Author Interview Fifty-Seven Doug Dandridge Sci-fi/Fantasy Bellator

Welcome to Doug Dandridge

Where are you from and where do you live now?  I am originally from Venice, Florida.  My father was also a Florida native, born in Panama City in 1915.  My mom was from Long Island, New York.  But I consider myself 100% Southern.  Now I live in Tallahassee, in the northern part of the state, what is still considered the South, even as the southern part really isn’t.

 Please tell us a little about your writing – for example genre, title, etc.  I write in the genres of Science Fiction and Fantasy, with some past and hopefully future forays into Alternate History.  In Science Fiction and Fantasy my most popular work is the Military subgenre.  Currently I have 21 books out, six in the Exodus: Empires at War series (Military Scifi), four in the Refuge series (Fantasy), and three in the Deep Dark Well series (also scifi).  I also have one Steampunk Fantasy, one High Fantasy, one Urban Fantasy, and five other assorted science fiction, from near future (2020) to eight centuries in the future.  I also have some fantasy and science fiction completed to the first draft novel stage, a total of four, I believe.  Not sure when I will release them, since everyone seems to be clambering for more Exodus, and most of my time is caught up in producing more work in that Universe.

Where do you find inspiration?  Everywhere.  I read a lot growing up, both science fiction, fantasy, and military history.  Also real science, and geography, etc.  I served in the US Army, and learned a lot about what it means to be a soldier, though I never had to face combat myself.  And I followed the Space Program closely while growing up, back in the day when it went from the first orbital flights up to landing on the Moon.  And of course movies and TV shows, from the day when the special effects were pretty hokey, to our modern, almost complete realism versions.  The early scifi I read actually had some science in it, unlike much of what we see today.  So I try to use some of the real Universe in my scifi, though I don’t get tied to it so much that I lose out on a good story.  But things like instant acceleration and deceleration, ships banking in vacuum?  I try to avoid that like the plague.  And dreams.  I have outlined chapters, and once, a whole book during a night of sleep.  I guess I have just accumulated so many terabytes of info from all those sources in my mind, when I see, hear or read something that sparks a memory, the ideas just start flowing and connecting.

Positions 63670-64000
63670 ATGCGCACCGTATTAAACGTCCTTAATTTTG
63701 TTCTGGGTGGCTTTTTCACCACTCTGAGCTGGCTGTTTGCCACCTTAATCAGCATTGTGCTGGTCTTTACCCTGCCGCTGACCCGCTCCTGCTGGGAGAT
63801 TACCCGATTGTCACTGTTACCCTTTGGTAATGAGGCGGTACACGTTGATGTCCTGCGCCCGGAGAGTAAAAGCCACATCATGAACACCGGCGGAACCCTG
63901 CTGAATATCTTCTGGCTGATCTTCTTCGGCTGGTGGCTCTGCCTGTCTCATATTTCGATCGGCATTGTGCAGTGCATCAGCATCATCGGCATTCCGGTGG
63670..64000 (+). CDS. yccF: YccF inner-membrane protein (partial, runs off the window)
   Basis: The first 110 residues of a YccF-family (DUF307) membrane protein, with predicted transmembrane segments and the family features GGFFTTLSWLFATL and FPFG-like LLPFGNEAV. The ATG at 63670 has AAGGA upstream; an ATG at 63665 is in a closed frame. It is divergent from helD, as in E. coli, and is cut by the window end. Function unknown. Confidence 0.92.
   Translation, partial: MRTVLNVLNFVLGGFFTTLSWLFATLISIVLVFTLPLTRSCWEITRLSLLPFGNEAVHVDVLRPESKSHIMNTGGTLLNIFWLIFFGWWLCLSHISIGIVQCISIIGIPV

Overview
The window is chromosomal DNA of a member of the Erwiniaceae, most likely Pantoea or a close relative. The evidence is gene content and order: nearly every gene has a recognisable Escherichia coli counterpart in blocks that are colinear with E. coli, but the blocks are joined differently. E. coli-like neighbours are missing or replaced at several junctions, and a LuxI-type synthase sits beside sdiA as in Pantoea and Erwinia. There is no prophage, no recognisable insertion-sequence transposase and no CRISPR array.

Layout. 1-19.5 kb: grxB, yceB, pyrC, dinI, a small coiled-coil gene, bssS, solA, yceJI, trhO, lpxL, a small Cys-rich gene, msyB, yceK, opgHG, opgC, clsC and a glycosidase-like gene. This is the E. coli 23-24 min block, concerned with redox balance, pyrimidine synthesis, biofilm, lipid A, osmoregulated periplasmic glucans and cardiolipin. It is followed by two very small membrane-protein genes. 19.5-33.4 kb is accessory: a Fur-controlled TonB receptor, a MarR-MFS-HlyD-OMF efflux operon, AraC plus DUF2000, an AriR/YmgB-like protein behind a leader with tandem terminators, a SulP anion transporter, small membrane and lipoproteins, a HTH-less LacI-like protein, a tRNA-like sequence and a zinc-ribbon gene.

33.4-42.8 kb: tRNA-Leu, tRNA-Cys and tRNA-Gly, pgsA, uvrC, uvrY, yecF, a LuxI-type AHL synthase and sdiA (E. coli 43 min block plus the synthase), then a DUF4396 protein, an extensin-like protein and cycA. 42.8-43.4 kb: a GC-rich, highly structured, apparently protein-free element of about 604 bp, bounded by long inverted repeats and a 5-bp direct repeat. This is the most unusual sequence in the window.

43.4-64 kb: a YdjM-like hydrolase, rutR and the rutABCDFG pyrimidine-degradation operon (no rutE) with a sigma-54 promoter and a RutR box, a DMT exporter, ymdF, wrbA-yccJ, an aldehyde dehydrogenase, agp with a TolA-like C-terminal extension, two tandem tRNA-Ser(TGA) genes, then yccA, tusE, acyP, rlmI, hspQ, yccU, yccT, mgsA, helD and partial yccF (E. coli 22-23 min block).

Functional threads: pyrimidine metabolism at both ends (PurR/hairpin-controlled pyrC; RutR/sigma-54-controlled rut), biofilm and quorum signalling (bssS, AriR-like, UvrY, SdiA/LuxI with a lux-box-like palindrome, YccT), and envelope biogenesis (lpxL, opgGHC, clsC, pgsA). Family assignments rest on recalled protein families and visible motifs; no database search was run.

Do you have a favourite character? If so why?  My favorite character from my work is Pandora Latham, also known as Pandi.  She starts out as a Kuiper Belt miner, helping to feed the hunger for comets to use in the terraforming of planets.  She escaped her native Alabama, and the father she hated, by undergoing space training.  She really wants to go to the stars, but mining is the best that is available in her sublight culture.  Until the day she has to jump through a wormhole forty thousand years into the future.  What I like about the character is she is a resilient fighter who never gives up.  In situations where most people would curl up in a ball on the ground in shock, she rolls with the punches, learning the whole time how to survive, and even thrive, in her environment. One of my fans called her Bloody Mary, because she is not adverse to killing something to solve a problem. But at heart, she is a good person, one who believes that all sentient life should be free, and judged for their minds, not their outer appearances.

Do you have a character you dislike? If so why?  Heck, I have a lot of characters I dislike.  I put them in the story for others to dislike them as well.  While they may not be totally bad, they all possess some reprehensible traits.  What’s a story without someone to hate.

Are your characters based on real people?   I have done that in the past, but now they are just more composites of people I have known.  I worked in mental health for years, and then for Department of Children and Families in Florida.  I have met a lot of unique personalities, with a lot of unique, not always exemplary, behaviour.  I have had some people tell me one or more characters I wrote were not believable, when they were patterned from some of the people I have really met, that most don’t really see in their day to day lives.

Research can be important in world-building, how much do you need to do for your books? Do you enjoy this aspect of creating a novel and what are your favourite resources?   I love world-building.  I have all kinds of books in my library, the Atlas of World History, books on Mythology, Star Atlases, just about anything you can think of to help me develop science fiction or fantasy world.  Of course now the internet is a favorite resource, with all of the sites that can give you all the information you need.  I especially like the sites that provide calculators for things I used to have to do by hand, orbits, gravity, luminosity of a certain kind of star on a planet in a certain orbit.  Calculators for the energy derived from amounts of antimatter.  NASA’s interactive map of Mars. Nuke Map.  The list is just too extensive to cover it all.  And computer programs I run on my personal system, like Orbit Xplorer and others.